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15 Jan 2012  

Windows 10 Pro x64

Well, debugging takes (generally speaking) knowledge of the product being debugged, the ability to read and understand native code in C or C++ (and also managed code, if debugging a .net application), and then, practice and research. There are books that are available that can help you along the way - books like Advanced Windows Debugging, Advanced .NET Debugging, and Windows Debugging:Practical Foundations, Windows Internals 4th and 5th editions (soon to be a 6th), and books like Programming Windows and Programming .NET. Also, being a regular visitor of sites like Dmitry Vostokov's Crash Dump Analysis, Alex Ionescu's Blog, Scott Noone's Analyze-V blog, the ASKPERF site, ntdebugging, Mark Russinovich's blog, and Raymond Chen's Old New Thing are also good once you start down this road.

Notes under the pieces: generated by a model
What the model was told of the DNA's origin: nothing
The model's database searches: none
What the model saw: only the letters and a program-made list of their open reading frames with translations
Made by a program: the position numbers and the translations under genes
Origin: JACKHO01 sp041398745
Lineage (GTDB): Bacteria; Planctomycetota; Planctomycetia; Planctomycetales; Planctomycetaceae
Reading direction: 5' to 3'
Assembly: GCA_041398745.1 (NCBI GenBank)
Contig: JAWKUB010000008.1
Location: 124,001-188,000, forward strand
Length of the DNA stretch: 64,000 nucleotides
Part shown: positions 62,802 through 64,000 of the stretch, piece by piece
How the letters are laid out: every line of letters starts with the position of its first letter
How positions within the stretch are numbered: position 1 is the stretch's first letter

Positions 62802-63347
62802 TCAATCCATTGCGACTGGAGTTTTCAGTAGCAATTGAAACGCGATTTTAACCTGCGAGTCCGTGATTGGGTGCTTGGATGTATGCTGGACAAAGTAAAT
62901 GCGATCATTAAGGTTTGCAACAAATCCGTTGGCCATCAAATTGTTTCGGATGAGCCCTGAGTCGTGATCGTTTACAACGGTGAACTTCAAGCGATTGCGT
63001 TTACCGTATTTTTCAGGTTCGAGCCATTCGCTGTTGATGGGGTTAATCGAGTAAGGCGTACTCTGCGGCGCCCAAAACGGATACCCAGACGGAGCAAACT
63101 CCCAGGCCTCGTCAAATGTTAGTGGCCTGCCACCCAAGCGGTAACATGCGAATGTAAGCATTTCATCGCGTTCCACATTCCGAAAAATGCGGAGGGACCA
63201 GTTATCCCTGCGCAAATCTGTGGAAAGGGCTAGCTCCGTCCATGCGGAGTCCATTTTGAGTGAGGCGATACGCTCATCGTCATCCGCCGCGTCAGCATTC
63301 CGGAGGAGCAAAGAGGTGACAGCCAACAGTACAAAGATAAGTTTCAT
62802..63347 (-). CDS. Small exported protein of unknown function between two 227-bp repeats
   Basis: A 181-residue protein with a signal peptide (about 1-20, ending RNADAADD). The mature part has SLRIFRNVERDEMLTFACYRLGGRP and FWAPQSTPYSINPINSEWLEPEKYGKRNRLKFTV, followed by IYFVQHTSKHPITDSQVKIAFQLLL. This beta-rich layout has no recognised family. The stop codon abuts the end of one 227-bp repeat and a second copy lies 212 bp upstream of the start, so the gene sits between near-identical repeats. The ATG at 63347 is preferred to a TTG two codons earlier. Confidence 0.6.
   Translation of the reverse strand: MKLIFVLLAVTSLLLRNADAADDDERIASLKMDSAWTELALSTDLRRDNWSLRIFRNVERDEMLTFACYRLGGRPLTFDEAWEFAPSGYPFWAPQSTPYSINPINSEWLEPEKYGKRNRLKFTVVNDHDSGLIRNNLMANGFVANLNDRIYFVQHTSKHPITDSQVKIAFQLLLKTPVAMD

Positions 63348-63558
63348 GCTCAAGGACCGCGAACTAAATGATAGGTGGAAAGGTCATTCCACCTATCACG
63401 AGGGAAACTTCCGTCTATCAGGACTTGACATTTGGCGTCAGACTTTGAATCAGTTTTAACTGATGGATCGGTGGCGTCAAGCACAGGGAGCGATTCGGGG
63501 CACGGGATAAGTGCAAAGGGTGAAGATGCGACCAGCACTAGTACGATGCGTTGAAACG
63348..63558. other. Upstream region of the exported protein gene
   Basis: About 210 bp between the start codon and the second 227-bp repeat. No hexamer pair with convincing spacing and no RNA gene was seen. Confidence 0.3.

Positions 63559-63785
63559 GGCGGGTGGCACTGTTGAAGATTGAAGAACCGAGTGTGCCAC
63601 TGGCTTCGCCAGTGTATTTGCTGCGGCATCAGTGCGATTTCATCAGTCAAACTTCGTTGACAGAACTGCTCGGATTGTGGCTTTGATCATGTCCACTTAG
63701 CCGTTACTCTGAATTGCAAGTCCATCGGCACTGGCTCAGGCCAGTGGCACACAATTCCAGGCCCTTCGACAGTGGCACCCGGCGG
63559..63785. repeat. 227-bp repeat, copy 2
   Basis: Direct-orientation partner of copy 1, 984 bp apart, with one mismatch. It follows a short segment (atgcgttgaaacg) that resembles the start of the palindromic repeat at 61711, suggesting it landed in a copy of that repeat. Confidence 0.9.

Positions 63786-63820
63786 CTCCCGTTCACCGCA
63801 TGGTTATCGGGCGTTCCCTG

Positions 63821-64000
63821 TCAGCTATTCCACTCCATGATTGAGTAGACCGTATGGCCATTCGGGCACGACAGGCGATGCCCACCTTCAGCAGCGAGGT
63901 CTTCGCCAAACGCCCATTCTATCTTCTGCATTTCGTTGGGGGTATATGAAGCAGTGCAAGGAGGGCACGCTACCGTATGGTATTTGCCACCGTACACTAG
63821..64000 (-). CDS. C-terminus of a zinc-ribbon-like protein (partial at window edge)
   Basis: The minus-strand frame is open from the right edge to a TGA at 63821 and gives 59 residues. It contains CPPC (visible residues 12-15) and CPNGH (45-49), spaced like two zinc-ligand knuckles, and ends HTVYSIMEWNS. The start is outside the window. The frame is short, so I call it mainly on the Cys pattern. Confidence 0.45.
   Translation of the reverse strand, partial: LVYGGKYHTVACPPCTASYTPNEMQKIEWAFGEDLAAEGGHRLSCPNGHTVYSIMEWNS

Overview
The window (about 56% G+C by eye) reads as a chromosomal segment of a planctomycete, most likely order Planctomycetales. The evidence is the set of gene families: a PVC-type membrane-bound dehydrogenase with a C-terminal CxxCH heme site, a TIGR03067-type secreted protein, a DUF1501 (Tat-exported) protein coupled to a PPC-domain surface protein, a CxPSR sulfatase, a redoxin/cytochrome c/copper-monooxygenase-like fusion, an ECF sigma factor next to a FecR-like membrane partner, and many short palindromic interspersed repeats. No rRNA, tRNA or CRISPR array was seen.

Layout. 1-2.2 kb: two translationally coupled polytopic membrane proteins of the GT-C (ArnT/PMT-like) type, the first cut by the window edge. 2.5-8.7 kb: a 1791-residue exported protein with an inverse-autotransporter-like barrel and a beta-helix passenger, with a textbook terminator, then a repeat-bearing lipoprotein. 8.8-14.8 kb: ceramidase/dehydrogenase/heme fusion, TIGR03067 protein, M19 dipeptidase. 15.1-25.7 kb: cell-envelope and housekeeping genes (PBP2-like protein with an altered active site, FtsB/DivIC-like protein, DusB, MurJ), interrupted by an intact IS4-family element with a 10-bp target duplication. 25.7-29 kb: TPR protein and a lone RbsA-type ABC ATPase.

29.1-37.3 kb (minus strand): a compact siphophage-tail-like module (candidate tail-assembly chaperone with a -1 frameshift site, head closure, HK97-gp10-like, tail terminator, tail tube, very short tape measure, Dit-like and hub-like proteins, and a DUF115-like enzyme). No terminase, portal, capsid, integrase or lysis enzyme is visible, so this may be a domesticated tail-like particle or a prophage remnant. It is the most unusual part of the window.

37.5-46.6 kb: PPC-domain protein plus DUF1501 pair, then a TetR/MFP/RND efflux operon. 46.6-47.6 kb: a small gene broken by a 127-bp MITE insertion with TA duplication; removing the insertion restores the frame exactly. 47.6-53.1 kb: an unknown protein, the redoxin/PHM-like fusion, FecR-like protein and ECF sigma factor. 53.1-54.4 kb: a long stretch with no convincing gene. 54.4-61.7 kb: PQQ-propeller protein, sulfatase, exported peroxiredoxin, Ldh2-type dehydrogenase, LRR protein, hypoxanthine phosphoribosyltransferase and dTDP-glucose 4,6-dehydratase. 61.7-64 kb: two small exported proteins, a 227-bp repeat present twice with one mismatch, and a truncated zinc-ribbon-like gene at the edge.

However, without prior knowledge of the subject matter, development, and practice, it is indeed like doing it "the hard way". It's not so much a science as an art that has defined structure that you can practice and get better at, really.
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